When Brian Wemple, director of Planning and Support for regional air carrier Piedmont Airlines, Inc., first came to his current role several years ago, he says, “We were looking to take a next step with scheduling.”
According to Wemple, there wasn’t a system-level way to do shift scheduling, run reports and know how many hours the airline’s regional stations were using. The steps involved in creating a suggested shift schedule for ground handling workers wasn’t automated.
Piedmont, a wholly owned subsidiary of the American Airlines Group, includes a fleet of 58 Embraer-145 regional jets and approximately 9,200 employees, including 6,000 ground-handling workers.
The regional air carrier’s managers had to print out and post schedules in break rooms as well as manage paper forms to assist employees in bidding on and swapping shifts, along with tracking seniority to comply with rules for processing bids and swaps. Using a seniority system, employees could then bid on (and trade) shifts; inevitably, employees asked for exceptions. One person might sign up for half a shift swap and wait for someone to take the other half; employees would frequently check back to see if the swap made it into the schedule book. All the while, managers and administrative staff at the different stations tried to stay on top of schedules, changes, requests and more. Adding to the complexity of staffing were local management teams across Piedmont’s 72 sites each handling scheduling in their own way.
A plan for improving consistency and dependability
Wemple says there were two drivers for automating crew scheduling and shift swaps at Piedmont. First, the airline wanted to consistently manage schedules for ground staff. And, second, Piedmont sought a capability to report on employee dependability, or how often workers were accepting shifts. Wemple also saw ground crew scheduling software as one way to reduce flight delays and boost profitability.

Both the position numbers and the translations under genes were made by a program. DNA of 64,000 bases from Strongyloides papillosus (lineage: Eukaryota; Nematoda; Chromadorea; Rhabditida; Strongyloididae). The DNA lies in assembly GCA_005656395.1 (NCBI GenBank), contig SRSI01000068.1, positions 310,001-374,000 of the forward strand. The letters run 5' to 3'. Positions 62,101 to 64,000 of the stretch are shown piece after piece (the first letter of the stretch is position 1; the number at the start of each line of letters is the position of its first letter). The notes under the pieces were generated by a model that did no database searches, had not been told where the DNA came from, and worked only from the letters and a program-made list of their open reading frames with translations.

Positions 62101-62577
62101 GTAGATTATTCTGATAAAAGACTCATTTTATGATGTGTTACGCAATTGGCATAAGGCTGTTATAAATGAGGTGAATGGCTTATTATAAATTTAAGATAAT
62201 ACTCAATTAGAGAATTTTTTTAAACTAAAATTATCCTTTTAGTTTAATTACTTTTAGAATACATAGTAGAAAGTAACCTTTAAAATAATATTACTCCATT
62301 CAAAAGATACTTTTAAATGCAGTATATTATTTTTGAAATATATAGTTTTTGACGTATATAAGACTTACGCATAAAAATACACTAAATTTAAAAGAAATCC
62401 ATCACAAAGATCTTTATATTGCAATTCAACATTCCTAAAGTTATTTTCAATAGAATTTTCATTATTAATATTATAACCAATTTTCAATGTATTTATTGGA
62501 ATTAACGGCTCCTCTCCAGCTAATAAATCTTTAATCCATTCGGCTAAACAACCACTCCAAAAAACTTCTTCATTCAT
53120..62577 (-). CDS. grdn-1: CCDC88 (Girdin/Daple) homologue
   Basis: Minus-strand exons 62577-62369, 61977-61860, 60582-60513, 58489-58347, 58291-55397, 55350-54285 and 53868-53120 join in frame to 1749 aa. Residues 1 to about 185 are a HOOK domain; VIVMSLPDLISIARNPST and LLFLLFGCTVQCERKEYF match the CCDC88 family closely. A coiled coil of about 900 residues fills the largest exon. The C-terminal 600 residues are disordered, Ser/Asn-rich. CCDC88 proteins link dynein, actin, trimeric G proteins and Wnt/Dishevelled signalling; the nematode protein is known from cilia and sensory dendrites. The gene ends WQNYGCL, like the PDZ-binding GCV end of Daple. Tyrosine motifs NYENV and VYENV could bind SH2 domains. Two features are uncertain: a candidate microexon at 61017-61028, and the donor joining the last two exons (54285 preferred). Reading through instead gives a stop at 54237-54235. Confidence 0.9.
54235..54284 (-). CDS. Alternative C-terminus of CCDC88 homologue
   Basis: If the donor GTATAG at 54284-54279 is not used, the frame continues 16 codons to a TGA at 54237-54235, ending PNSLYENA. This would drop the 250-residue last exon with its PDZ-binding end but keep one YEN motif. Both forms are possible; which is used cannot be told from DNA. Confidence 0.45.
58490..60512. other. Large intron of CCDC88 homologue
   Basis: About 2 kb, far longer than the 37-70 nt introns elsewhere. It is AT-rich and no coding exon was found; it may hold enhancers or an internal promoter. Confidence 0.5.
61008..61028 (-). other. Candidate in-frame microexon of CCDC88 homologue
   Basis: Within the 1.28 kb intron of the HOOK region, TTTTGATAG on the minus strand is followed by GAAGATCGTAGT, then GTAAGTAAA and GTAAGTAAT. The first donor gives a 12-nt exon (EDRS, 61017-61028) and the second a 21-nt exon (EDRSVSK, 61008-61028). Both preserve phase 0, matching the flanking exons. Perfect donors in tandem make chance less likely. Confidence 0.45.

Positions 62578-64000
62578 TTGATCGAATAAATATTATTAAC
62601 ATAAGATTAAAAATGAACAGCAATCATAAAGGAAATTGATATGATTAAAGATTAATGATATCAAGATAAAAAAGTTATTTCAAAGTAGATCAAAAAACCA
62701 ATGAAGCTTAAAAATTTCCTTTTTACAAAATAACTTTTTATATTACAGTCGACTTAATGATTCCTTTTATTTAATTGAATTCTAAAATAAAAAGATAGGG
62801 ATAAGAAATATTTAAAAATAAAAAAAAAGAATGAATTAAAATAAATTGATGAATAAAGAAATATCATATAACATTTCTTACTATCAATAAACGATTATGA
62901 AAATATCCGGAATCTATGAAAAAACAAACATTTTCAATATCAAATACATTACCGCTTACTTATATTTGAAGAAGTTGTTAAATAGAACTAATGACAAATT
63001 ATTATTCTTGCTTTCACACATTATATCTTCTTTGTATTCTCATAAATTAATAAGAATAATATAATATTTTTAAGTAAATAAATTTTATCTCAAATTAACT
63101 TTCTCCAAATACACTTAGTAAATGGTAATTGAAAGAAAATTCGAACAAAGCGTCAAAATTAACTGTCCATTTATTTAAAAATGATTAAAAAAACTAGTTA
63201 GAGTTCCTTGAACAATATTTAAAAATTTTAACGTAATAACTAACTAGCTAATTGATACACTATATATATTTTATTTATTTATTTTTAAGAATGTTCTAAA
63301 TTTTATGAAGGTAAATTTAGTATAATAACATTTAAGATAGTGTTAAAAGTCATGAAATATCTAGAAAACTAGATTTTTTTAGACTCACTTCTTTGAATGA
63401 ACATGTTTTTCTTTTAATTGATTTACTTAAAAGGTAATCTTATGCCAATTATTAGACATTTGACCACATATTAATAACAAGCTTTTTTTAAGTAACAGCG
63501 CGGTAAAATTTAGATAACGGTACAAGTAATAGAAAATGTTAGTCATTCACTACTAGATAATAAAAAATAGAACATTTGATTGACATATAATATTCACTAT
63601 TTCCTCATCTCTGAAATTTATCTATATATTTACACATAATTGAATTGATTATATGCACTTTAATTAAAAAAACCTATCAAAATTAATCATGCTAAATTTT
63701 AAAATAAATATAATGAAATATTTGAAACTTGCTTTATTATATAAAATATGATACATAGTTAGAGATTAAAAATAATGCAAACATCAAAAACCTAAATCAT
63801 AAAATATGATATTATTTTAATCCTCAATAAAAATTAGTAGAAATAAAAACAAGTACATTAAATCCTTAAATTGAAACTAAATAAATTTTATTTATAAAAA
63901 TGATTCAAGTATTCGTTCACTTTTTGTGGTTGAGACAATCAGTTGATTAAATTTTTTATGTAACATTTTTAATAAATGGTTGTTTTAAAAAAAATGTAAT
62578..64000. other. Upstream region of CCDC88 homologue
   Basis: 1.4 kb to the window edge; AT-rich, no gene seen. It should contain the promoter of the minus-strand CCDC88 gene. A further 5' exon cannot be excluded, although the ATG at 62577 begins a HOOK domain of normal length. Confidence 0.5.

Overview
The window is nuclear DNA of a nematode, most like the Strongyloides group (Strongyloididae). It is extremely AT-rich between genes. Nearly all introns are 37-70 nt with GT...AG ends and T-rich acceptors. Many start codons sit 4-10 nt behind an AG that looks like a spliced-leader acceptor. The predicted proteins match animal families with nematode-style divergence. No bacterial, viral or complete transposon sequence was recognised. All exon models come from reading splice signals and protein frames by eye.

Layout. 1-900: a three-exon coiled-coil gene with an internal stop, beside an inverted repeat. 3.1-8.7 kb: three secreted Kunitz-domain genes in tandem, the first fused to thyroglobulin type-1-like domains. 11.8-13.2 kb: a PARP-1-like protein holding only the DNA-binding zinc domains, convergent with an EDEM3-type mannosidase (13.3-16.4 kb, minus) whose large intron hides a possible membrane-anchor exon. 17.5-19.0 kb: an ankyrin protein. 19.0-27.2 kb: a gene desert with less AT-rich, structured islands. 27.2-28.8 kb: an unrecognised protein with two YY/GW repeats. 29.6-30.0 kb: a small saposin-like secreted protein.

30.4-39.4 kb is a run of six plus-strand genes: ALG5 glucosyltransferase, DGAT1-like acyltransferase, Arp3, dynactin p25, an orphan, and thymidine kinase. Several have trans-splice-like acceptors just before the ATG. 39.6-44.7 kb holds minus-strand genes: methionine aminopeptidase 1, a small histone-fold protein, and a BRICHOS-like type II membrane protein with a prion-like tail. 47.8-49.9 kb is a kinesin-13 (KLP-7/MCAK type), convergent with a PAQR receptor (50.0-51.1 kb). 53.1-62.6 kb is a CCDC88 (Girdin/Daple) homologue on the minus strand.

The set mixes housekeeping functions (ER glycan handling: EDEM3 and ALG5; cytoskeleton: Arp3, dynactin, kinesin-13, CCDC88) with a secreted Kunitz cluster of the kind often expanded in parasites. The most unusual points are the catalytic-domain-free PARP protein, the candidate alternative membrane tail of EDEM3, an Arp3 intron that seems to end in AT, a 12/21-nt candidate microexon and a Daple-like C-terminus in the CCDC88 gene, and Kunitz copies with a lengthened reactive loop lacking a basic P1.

Gaining consistent reporting and a common employee roster were critical for Wemple to better analyze whether the airline was deploying equipment and people optimally for day-of-operations. While Piedmont’s staff management software takes day-of-flight schedules and generates work assigned to employees, without a platform for a common shift, there was no way for Wemple’s team to use its staff management software’s capability for bringing in data for employees on duty.
“We either had to build or buy an automated platform,” recalls Wemple.
Piedmont relies on its staff planning software, among other systems, to forecast and adjust staffing levels (e.g., Piedmont typically schedules four to seven employees for each aircraft on the ramp) to meet multiple load-factor assumptions. American Airlines’ headquarters regularly creates proposals for future flight schedules, and its team brings those proposals into the staff planning software to run the proposed flight schedules against the ground handling staff requirements to come up with headcount for each Piedmont location. The airline’s Planning and Support team takes flight schedules and inputs data from Piedmont location managers and creates a utilization plan aligned to a budget and operations.
The staff planning software systems help “plan operations from a staffing perspective by looking at the headcount we need and the times of day; that takes us to a suggested work schedule,” says Wemple, who’s worked for 20 years at the airline in various roles beginning as a manager of ground equipment inventory. Wemple’s group plans the resource provisioning for ground handling.
An automated ground crew scheduling solution empowers workforce